8. At The Mountains of Madness, INJ Culbard, SelfMadeHero, UK

This is quite the book. Why? Because it made me actively want to read something by H.P. Lovecraft for the first time in my entire life.

The book’s creator, Ian Culbard, seems to have emerged fully formed out of nowhere this year. This isn’t the case, of course, as he’s been working in animation for years. But his first major comics work were the adaptation of the Sherlock Holmes books with Ian Edginton, again published by SelfMadeHero, and it was here that we first saw his la Ligne Claire stylings combined with an exceptional design sense and a rare grasp of telling a story through the comics form.

At The Mountains of Madness sees Culbard take over the writing of the adaptation as well as the art. Now, being a non-fan of Lovecraft’s I have to say that until I read this book, I had never previously read anything by the acclaimed horror author, although I’ve read plenty of things that were influenced by his work. I’m not totally sure why that is, although I have a feeling that the names of the Elder Gods had something to do with it (strings of consonants leave me cold), and it was with some trepidation that I approached Culbard’s book.

Well sir, I read it and I was astounded. I would guess that trying to adapt a very creepy story from prose to comics has to be up there as one of the hardest things to do and get right, but Culbard manages it perfectly and makes it look effortless. In fact, it was so good, I went back to the source material and read that too. And now I’m even more impressed - Culbard has captured the tone and atmosphere almost faultlessly. And the artwork? Oh, the artwork! Part of the appeal of Lovecraft’s work is the grandiosity of it - the architecture, the visceral repulsive nature of the Elder Gods, the awe-inspiring settings - and Culbard is more than up to the job of conveying it all. It’s like Hergé crossed with Mézières, it’s that good.

I’m not a great believer in adaptations from one medium to another, but if they were all like Culbard’s work, then I might just change my mind. Oh, and now I’ve started digging further into Lovecraft’s work. That’s all his fault too.


9. Solipsistic Pop No.3, UK

Something slightly different at number 9: an anthology. Like all anthologies the quality of the contents varies from story to story, but with Solipsistic Pop it’s slightly different. Because each issue is themed and tightly edited by Tom Humberstone, the driving force behind SP, the variation goes from good to utterly magnificent; there’s nothing in here that doesn’t fall somewhere in that range.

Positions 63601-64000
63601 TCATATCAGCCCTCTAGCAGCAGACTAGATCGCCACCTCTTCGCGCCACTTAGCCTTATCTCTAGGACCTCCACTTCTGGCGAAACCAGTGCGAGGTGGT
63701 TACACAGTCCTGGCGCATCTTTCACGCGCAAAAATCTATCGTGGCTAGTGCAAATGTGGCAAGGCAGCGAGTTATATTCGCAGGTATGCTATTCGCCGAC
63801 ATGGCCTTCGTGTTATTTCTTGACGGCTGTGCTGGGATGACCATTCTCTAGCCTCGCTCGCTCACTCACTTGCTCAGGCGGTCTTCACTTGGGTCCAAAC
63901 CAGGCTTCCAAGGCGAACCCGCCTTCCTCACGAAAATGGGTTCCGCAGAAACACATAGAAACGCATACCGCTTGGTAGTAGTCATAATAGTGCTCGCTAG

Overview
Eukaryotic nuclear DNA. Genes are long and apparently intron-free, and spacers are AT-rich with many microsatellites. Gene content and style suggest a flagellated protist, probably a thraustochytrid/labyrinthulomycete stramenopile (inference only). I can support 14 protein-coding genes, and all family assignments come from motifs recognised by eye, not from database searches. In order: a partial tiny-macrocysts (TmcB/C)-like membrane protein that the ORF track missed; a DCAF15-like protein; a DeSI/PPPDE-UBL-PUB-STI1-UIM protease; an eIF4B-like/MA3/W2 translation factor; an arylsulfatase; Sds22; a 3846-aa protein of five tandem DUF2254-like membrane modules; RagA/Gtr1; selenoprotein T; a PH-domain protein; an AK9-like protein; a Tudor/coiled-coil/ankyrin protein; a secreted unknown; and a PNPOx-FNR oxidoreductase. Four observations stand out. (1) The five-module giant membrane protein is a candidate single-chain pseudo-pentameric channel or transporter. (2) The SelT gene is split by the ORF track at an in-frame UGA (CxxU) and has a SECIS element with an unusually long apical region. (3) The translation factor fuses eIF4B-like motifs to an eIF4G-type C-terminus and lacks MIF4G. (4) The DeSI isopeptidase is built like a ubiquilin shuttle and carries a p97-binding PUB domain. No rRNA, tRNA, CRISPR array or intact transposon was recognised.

The theme/aim of this latest edition of SP was to create a comic for all-ages. And this it does pretty damn well. Every strip manages to be engaging without being patronising, and several can be read on many levels while a few are just sheer fun, a trait that can sometimes be forgotten these days.

As with any anthology, there are a few stand out strips, and for me there are three that fall into this category: First, is Luke Pearson’s The Egg. This is the first strip I’d seen of Pearson’s but it was obvious from first glance that here was a major new talent. His sense of design is quite phenomenal and like my other two standout strips, the limited colour palette (red, black, grey) really intensified the atmosphere and storytelling on show. It’s also a cute little story that doesn’t end quite the way you (or the protagonist) thought it would. I looked up Pearson on the internet after reading The Egg and found out two fascinating things: 1. He’s only 23 (!!!), and 2. He’s getting better and better all the time. Really, look out for him. He’s going to be everywhere soon.

Second, Faz Choudhury’s The Elephant of Surprise. Full disclosure: Faz is an old and very good friend of mine. He was (is?) a member of LCD, and we published his book The Malice Family back in ’99. All that aside, there’s one thing you must know about Faz: he’s an excellent cartoonist, and truly, I’d say that even if I didn’t know him. The Elephant of Surprise is a character that has been knocking about inside Faz’s brain for quite a while now, and I couldn’t be happier that he’s finally on paper. In this story, which I fervently hope is the first of many, The Elephant (a somewhat Holmesean detective) solves a case of a missing son, reflecting on the nature of feeling alienated as he does so. It’s a charming and thoughtful little tale accompanied by wonderful brushwork and the best use of colour in the the whole book - I know that he sweated blood on the colouring, and it really shows. It’s simply marvellous, and any comic that includes Dwat (here masquerading as Dimly Albright, the Elephant’s young assistant) is automatically worth your time and money tracking down.